Saturday, 1 August 2009

The Portrayal of Priests - Part III

As the Boys' Town series ended, another pair of films portraying Priests was released, namely Going My Way (1944) and The Bells of Saint Mary's (1945). In both, the character of Fr. 'Chuck' O'Malley, the somewhat too up-to-date troubleshooter for a Parish in trouble, is played by Bing Crosby. The role came in the middle of the 'Road Movies', a series of comedic films in which he starred. The contrast is distinct and uncomfortable. On the other hand, Crosby was the biggest box office draw during these years and his portrayal of a Priest, while less than dogmatic, can only be regarded as sympathetic.

His relationship with Fr. Fitzgibbon (Barry Fitzgerald) must be one of the most human and generous portrayals of the Priesthood in film. In the clip above, Fr. O'Malley sings the ill and elderly Fr. Fitzgibbon to sleep.

A third Priest, the avuncular Fr. O'Dowd played by Frank McHugh (who played the same character again in 1952 in another Leo McCarey production My Son John), is a classmate of Fr. O'Malley. The pair are engaged in a 'generation gap' plotline in contrast to Fr. Fitzgibbon, although the youngsters are shown taking matters of religion quite as seriously. Golf, of which Crosby was famously fond, is the first testing ground - nothing but a poolroom moved outdoors as Fr. Fitzgibbon has it. Nevertheless, the fraternal charity of brother Priests wins out in the end.

Even the question of Priestly celibacy is dealt with in the film. Genevieve Linden, a star of the Metropolitan Opera in New York (played by Risë Stevens, who was actually a star of the Met and whose famous 'Carmen' is reprised on screen), whose career has interrupted a romance between her and Chuck O'Malley (before he entered the Seminary, mind you), meets O'Malley again without realising that he is a Priest. However, once she realised that he is a Priest she never drops the title 'Father' when addressing him.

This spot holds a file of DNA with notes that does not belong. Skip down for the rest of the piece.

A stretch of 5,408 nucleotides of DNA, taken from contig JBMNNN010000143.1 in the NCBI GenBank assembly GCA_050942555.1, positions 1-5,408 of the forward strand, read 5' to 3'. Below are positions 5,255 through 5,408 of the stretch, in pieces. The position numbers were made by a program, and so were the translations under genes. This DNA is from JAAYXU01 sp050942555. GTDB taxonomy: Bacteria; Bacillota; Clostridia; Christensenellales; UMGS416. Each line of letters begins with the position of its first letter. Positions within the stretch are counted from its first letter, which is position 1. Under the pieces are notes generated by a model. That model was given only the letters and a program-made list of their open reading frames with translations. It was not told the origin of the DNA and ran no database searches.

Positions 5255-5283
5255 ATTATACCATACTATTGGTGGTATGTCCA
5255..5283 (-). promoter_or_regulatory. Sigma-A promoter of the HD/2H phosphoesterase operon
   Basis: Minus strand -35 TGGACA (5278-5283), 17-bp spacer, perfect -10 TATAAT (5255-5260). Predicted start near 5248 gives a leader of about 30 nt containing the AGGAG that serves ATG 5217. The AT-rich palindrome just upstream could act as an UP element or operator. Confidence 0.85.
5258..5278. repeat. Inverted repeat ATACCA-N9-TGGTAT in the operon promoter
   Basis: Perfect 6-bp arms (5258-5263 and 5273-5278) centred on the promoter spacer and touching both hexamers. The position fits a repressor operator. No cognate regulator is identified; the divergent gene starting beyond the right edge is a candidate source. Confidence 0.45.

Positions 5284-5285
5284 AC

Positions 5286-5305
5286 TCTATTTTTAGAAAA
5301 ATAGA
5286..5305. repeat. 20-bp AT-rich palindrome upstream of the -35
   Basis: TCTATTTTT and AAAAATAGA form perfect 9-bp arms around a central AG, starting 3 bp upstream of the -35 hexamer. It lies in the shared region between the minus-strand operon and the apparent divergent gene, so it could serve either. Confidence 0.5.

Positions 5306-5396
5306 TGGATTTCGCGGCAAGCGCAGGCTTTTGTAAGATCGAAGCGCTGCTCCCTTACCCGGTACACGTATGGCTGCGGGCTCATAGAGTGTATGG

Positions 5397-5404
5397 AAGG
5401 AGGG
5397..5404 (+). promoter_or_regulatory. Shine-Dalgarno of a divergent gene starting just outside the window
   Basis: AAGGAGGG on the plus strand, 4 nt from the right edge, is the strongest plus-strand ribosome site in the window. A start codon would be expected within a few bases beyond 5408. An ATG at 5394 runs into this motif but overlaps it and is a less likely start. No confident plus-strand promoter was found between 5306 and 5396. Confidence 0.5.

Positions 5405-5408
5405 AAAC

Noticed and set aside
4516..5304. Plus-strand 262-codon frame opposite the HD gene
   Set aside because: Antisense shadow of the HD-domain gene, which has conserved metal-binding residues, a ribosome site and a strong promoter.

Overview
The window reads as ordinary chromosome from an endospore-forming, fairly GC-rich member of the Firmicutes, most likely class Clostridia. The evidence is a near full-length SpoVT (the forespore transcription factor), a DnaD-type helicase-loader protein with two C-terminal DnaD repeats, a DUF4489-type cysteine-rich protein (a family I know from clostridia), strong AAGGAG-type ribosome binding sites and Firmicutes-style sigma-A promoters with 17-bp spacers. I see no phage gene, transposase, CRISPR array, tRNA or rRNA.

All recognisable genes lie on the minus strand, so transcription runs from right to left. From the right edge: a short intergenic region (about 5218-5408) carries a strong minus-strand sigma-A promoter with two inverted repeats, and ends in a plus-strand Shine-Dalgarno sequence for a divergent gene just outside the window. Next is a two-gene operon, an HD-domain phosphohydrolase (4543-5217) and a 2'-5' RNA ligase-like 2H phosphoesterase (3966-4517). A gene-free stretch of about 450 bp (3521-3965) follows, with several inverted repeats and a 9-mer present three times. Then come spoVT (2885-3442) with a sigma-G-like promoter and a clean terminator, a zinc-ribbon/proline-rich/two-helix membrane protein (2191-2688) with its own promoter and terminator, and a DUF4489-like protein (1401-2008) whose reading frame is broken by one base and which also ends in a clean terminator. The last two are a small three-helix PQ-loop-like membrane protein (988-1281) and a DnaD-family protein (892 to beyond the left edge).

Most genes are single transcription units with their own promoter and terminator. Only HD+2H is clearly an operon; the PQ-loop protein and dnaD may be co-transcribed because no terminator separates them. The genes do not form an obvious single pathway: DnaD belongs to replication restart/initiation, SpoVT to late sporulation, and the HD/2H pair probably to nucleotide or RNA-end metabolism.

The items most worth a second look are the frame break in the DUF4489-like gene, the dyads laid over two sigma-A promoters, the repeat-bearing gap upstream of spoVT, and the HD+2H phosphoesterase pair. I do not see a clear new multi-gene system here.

In the end, Fr. Fitzgibbon settles the matter: "We're separated by many years, Fr. O'Malley, which may be the reason we haven't seen eye-to-eye in many instances, but 'though we've had many differences, we never differed in fundamentals. 'twas only in method... but never in our hearts." That it might ever be so.

In the second film, Fr. O'Malley crosses wits with another set-in-their ways individual. This time Sr. M. Benedict, played by Ingrid Bergman, who would go on the play St. Joan of Arc a few years later. The dramatic structure is essentially the same - conflict, crisis, resolution.

To traditionalist eyes looking in hindsight, the portrayal of Priests in these films seems to be very close to modernist vs. traditionalist, with the modernist having all the best songs - and the writer on his side. Viewed in that light, they are offensive to pious eyes. However, viewed with a certain artistic license and with a suspension of dis-disbelief, they portray the Priest as a human with sympathy and as a Priest of God with due respect.

The Priest in these films is always put into context. His relationships with layfolk, with brother Priests, with women, and even with himself and with God are balanced, articulated and decent. These relationships are not always easy but are always portrayed in a proper and reverent way.